A1.1.1 Before a sample is transferred from one container to A1.3.1 During each test run, three test specimens are to be
another, a homogeneous mix must be created and maintained drawn for each time interval being tested. Acceptance criteria
until the transfer is completed. Various designs of power for each test run is twofold. First, there must be repeatability
mixers can be used for this purpose as outlined in 8.1.1. Before between the three test specimens. Second, the system must be
its use, each power mixer design and sample container com- shown to be effective or free of bias. Table A1.1 lists the
bination must be tested and proven to be effective. This annex maximum permissible differences between test specimens as
presents the calculation of sample preparation precision, to- well as the maximum permissible differences between the
gether with a sample calculation. The following annexes average of all test specimens and total water concentration
outline mixing procedure acceptance testing and present rec- (bias). The equations on which Table A1.1 is based are as
ommended forms for recording the results of such testing. follows.

A1.2 Outline of Testing A1.3.2 The equation for the maximum permissible variation
between test specimens (repeatability check) follows:
A1.2.1 The test for proving the effectiveness of a power
W r # the larger of 0.05 or K σsys ~ % ! (A1.1)
mixer and sample container combination begins with placing
known amounts of water and oil in a container. Tests are then where:
conducted to see if analytical water test results agree with the Wr = Wt max − Wt min (%),
known baseline water plus the known water added without Wt = weight or volume % of individual test specimens,
affecting density of the total mixture by loss of light ends. k = 2.92 (valid only for three test specimens),
Wk = total water content, baseline + added water (%), and
A1.2.2 The acceptance test requires that each mixer/
σsys = 0.064 (Wk)0.5.
container combination be tested under the following conditions
which the system will be operated: A1.3.2.1 Another expression of Eq A1.1 is:
A1.2.2.1 The normal low and high water content. W t max2W t min # max.05 or 2.92 3 0.064 ~ W k ! 0.5
(A1.2)
A1.2.2.2 Liquids that represent the normal or extremes in A1.3.3 To establish when the average of three test speci-
viscosity. For multi-fluid applications, two fluids should be mens is acceptable or the bias is suitably small, use Eq A1.3
tested that represent extremes in viscosities. and Eq A1.4.
A1.2.2.3 The normal minimum and maximum expected
sample volume. σsys
W avg $ W k 2 1.96 (A1.3)
A1.2.3 The overall testing process is illustrated in the flow
=n
chart, Fig. A1.1. and
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TABLE A1.1 Maximum Permissible Difference Between Test where:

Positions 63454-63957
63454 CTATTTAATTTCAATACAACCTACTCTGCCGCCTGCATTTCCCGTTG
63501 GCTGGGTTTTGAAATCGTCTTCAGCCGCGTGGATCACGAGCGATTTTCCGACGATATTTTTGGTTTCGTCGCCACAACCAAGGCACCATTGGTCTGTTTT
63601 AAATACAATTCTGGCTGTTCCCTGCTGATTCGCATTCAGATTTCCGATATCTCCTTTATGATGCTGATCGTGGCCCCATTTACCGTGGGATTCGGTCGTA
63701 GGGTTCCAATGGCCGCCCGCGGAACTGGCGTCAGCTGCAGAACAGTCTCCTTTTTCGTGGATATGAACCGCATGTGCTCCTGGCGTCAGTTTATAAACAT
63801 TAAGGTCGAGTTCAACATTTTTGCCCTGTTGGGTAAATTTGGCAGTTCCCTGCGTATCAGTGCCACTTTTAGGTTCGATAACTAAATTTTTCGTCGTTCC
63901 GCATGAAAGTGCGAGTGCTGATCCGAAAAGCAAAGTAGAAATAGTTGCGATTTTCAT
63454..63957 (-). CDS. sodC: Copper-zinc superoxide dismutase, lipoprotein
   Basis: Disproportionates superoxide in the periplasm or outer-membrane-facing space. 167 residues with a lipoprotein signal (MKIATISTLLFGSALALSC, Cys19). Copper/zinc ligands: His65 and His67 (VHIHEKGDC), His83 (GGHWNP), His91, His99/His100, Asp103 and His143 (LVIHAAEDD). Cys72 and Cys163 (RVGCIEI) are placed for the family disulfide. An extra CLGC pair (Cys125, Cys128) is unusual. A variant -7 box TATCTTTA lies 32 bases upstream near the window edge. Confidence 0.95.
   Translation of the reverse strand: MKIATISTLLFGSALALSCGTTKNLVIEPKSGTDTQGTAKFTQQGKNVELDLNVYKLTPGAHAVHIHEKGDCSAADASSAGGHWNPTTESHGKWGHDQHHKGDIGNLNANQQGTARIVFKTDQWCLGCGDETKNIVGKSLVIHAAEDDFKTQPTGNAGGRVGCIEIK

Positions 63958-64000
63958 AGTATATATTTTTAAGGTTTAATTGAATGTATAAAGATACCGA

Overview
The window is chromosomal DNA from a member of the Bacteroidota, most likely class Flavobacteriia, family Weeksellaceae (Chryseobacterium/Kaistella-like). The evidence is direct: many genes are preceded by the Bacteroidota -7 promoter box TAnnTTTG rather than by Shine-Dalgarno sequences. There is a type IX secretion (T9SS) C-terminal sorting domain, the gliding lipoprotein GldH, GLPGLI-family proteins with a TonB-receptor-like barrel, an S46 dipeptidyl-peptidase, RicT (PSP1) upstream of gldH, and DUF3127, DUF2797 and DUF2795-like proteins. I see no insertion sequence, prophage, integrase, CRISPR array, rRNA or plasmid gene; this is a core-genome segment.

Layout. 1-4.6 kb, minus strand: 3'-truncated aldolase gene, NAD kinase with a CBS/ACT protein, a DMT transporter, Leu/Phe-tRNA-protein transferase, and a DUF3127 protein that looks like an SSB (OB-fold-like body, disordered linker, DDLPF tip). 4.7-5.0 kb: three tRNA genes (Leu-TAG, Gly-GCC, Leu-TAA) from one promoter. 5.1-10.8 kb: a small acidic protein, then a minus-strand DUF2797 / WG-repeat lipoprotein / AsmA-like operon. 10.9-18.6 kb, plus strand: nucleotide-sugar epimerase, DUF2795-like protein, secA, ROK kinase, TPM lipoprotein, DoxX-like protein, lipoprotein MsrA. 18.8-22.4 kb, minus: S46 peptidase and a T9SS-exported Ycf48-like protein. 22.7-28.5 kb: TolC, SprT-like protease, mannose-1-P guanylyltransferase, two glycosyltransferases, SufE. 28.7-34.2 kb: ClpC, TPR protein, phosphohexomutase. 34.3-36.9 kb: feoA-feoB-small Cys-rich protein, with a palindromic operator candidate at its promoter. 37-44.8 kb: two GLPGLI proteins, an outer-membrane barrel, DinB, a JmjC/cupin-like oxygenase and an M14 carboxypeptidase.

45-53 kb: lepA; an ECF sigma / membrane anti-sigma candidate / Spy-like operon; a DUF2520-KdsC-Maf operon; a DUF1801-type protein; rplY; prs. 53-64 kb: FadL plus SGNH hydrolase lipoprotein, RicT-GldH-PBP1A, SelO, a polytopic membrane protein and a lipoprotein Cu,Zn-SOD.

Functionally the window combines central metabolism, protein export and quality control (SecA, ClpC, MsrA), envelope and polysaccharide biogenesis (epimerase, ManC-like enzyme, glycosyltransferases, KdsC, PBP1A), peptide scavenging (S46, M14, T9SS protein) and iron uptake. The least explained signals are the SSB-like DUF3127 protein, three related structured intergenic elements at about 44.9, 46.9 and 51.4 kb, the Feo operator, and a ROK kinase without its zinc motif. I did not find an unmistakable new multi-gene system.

Specimens and Maximum Permissible Difference Between the
n
Average of All Test Specimens and Total Water Concentration
(Based on Three Test Specimens) (W
0
t
W avg 5
NOTE 1—Values in Column A are calculated from the larger of 0.05 % n
or 2.92 × 0.064 (Wk) 0.5. Values in Column B are calculated from the larger and n = 3 (number of test specimens).
of
A1.3.4 The following is a sample calculation for an accep-
0.05 % or 1.96 3 0.064 s W k d 0.5/ œ3 tance test of a power mixer and sample container combination

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Values of Wk not shown in the table may be obtained by interpolation.
when:
NOTE 2—In developing this practice, the working group found that data Baseline water concentration = 0.10 %,
available to make reasonable estimates of the expected variability between Total water concentration, Wk = 1.00 % (0.10 % baseline
multiple test specimens during a single test run and the overall efficiency
of the system to be limited. Eq A1.1 and Eq A1.2 have been derived from
water plus 0.90 % added water), and
the available data. It is felt that the data is sufficient to provide a Test three results of W 1 = 0.98 %, W 2 = 1.05 %,
reasonable guideline for the industry at this time. It is hoped that by the W3 = 1.07 %.
publication of this practice and industry’s use of test report sheets as A1.3.4.1 Step 1—Determine if repeatability is acceptable
shown in Attachments A and B that the data base can be expanded for for the total water concentration as given in Table A1.1,
possible refinement of these equations in future revisions.
Column A.
Column A Column B
Repeatability Check Bias Check
(Wt max − Wt min) ≤ Table A1.1, Column A
Total Water Maximum Permissible
W3 − W1 = 1.07 − 0.98 = 0.09
Concentration Maximum Permissible Difference Between (1) From Table A1.1, Column A and line 1.00 % the maximum
(Wk) (%) Difference Between Average of all Test allowable difference = 0.19.
Test Specimens (%) Specimens and Total Water
Concentration (%)
(2) Because 0.09 ≤ 0.19, the repeatability is acceptable.
0.10 0.06 0.05
A1.3.4.2 Step 2—Determine if system bias is acceptable.
0.15 0.07 0.05 (1) From Table A1.1, Column B at Wk of 1.00 %, the value of
0.20 0.08 0.05 1.96 σsys/ =350.07 %.
0.25 0.09 0.05
0.50 0.13 0.05 Then:
1.00 0.19 0.07
1.50 0.23 0.09 1.96 σsys 1.96 σsys
2.00 0.27 0.10
Wk 2 # W avg # W k 1 ~ 1.00 2 0.07! (A1.5)
2.50 0.29 0.11
=3 =3
3.00 0.32 0.13
3.50 0.35 0.14 0.9811.0511.07
4.00 0.37 0.14 # # ~ 1.0010.07! 5 0.93
3
4.50 0.40 0.15
5.00 0.42 0.16 (2) Because 0.93 ≤ 1.03 ≤ 1.07, the bias is acceptable.
A1.3.4.3 Step 3—If repeatability and system bias are
acceptable, test next water concentration, another liquid, or
sample volume. If repeatability or system bias is not
σsys acceptable, identify and correct the problem and then proceed
W avg # W k 11.96 (A1.4)
=n with re-testing.